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Israel: Failure to Probe Civilian Casualties

Israel: Failure to Probe Civilian Casualties Fuels Impunity

(Jerusalem, June 22, 2005) - The Israeli military has fostered a climate of impunity in its ranks by failing to thoroughly investigate whether soldiers have killed and injured Palestinian civilians unlawfully or failed to protect them from harm, Human Rights Watch said in a report released today.

Since the current Palestinian uprising began in 2000, Israeli forces have killed or seriously injured thousands of Palestinians who were not taking part in the hostilities. However, the Israeli authorities have investigated fewer than five percent of the fatal incidents to determine whether soldiers were responsible for using force unlawfully. The investigations they did conduct fell far short of international standards for independent and impartial inquiries.

The 126-page report, "Promoting Impunity: The Israeli Military's Failure to Investigate Wrongdoing," documents how Israel has failed in its legal obligation to investigate civilian deaths and injuries that result from the use of lethal force in policing and law enforcement contexts, such as controlling demonstrations or enforcing curfews, and in combat situations when there is prima facie evidence or credible allegations that soldiers deliberately harmed civilians or failed to take all feasible precautions to protect them from harm.

The report examines in detail more than a dozen cases of civilian deaths and serious injury caused to Palestinians and foreigners by Israel Defense Forces in the Occupied Palestinian Territories, most of which clearly occurred in law enforcement rather than armed conflict situations.

"Most of Israel's investigations of civilian casualties have been a sham," said Sarah Leah Whitson, Middle East director at Human Rights Watch. "The government's failure to investigate the deaths of innocent civilians has created an atmosphere that encourages soldiers to think they can literally get away with murder."

In its most recent communication to Human Rights Watch on the subject, in May 2004, the Israel Defense Forces said they had conducted Military Police investigations into 74 alleged cases of unlawful use of lethal force, fewer than five percent of the civilian deaths recorded at the time.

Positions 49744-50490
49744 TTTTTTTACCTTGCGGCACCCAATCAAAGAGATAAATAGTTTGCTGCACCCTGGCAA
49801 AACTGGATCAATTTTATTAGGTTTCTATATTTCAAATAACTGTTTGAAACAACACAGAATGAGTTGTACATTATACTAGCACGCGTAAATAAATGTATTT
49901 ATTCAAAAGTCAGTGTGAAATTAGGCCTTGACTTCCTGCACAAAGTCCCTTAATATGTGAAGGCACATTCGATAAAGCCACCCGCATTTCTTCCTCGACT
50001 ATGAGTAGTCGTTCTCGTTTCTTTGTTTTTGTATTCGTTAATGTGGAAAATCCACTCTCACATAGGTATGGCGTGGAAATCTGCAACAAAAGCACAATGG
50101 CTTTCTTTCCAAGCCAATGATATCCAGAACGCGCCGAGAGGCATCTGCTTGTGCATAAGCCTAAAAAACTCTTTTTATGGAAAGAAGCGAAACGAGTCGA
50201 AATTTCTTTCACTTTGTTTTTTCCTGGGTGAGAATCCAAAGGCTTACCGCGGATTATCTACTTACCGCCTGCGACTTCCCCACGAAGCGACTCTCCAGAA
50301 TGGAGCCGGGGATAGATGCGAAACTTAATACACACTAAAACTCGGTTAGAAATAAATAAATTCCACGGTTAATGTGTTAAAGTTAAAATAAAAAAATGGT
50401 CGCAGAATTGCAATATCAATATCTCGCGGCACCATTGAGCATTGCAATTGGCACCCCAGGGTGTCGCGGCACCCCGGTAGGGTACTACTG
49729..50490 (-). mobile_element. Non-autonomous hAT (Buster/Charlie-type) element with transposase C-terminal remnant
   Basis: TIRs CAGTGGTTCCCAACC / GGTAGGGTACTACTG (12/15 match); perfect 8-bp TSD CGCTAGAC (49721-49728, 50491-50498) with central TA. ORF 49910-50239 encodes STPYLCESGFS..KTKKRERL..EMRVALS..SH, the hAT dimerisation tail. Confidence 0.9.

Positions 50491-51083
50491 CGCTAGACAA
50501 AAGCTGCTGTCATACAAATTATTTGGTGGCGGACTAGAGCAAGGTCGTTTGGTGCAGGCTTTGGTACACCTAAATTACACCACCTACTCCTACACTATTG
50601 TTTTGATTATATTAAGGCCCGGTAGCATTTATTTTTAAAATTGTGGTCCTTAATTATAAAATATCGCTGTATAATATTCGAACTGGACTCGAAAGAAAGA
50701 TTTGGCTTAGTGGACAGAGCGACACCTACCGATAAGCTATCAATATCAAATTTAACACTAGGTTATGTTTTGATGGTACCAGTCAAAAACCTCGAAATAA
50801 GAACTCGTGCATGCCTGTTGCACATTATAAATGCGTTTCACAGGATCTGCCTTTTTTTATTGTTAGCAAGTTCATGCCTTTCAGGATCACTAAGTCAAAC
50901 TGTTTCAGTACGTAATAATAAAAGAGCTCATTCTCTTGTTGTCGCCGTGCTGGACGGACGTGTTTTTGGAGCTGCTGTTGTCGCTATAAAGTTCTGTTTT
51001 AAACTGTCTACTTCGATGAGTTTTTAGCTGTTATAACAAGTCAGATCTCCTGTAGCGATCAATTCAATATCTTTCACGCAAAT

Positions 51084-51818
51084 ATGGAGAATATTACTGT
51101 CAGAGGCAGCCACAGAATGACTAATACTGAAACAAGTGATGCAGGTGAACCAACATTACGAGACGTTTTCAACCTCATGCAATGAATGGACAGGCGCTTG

As of May 22, the Israeli military had initiated 108 investigations resulting in 19 indictments and six convictions, according to Israeli human rights organizations. Two soldiers were convicted for manslaughter, two for causing grave harm, and 2 for illegal use of a weapon. The longest prison sentence in these cases, handed down on May 18 for causing grave harm, was for 20 months. However, most of the convictions have drawn penalties less severe than those handed down for petty theft or to conscientious objectors.

In the earlier Palestinian uprising of 1988-93, Israel's policy was to open investigations in all civilian deaths and injuries. The quality of those investigations also was often poor, however.

Following the outbreak of clashes in September 2000, the Israeli military said it would no longer routinely investigate civilian deaths because the situation was "approaching armed conflict," and that investigations would be limited to "exceptional cases."

However, even in armed conflict situations, military authorities must investigate credible allegations or prima facie evidence of serious violations of international humanitarian law, Human Rights Watch said, and many of the deaths and injuries occurred in situations that clearly did not amount to armed conflict but were situations of law enforcement.

"Even when Israeli soldiers have killed and maimed civilians in law enforcement situations, the military has failed to meet its obligation to investigate," Whitson said.

Human Rights Watch said that the heart of the problem was a military justice system that relies on the debriefing of soldiers-often misleadingly called "operational investigations"-to determine whether a Military Police investigation is warranted. These "investigations" do not seek or consider testimony from victims or non-military witnesses, and do not attempt to reconcile discrepancies between soldiers' accounts and video, medical or eyewitness evidence.

"While rapid 'operational investigations' may serve a useful military purpose, the Israeli military should stop using them as a pretext to avoid serious and impartial inquiries," said Whitson.

Under international humanitarian law, or the laws of war, armies are obliged to investigate, prosecute and appropriately punish those responsible for serious violations of the law. Israel's duty to investigate wrongdoing is reinforced by international human rights treaties that the government has ratified. These obligations include the duty to investigate serious abuses and provide an effective remedy by bringing perpetrators to justice, providing fair and adequate compensation to victims and their relatives, and establishing the truth about what happened.

"The Israeli army should investigate allegations of wrongdoing out of self-interest as well," said Whitson. "Holding soldiers accountable upholds the integrity of the armed forces."

Human Rights Watch called on the Israeli government to monitor civilian casualties throughout the occupied Palestinian territories and make such information publicly available. The Israeli military should end the practice of using "operational investigations" to determine whether to open a criminal investigation into possible unlawful use of force, and set up an independent body to receive and investigate complaints of serious human rights abuses by Israeli soldiers and other security forces.

To view this document on the Human Rights Watch web site, please visit:


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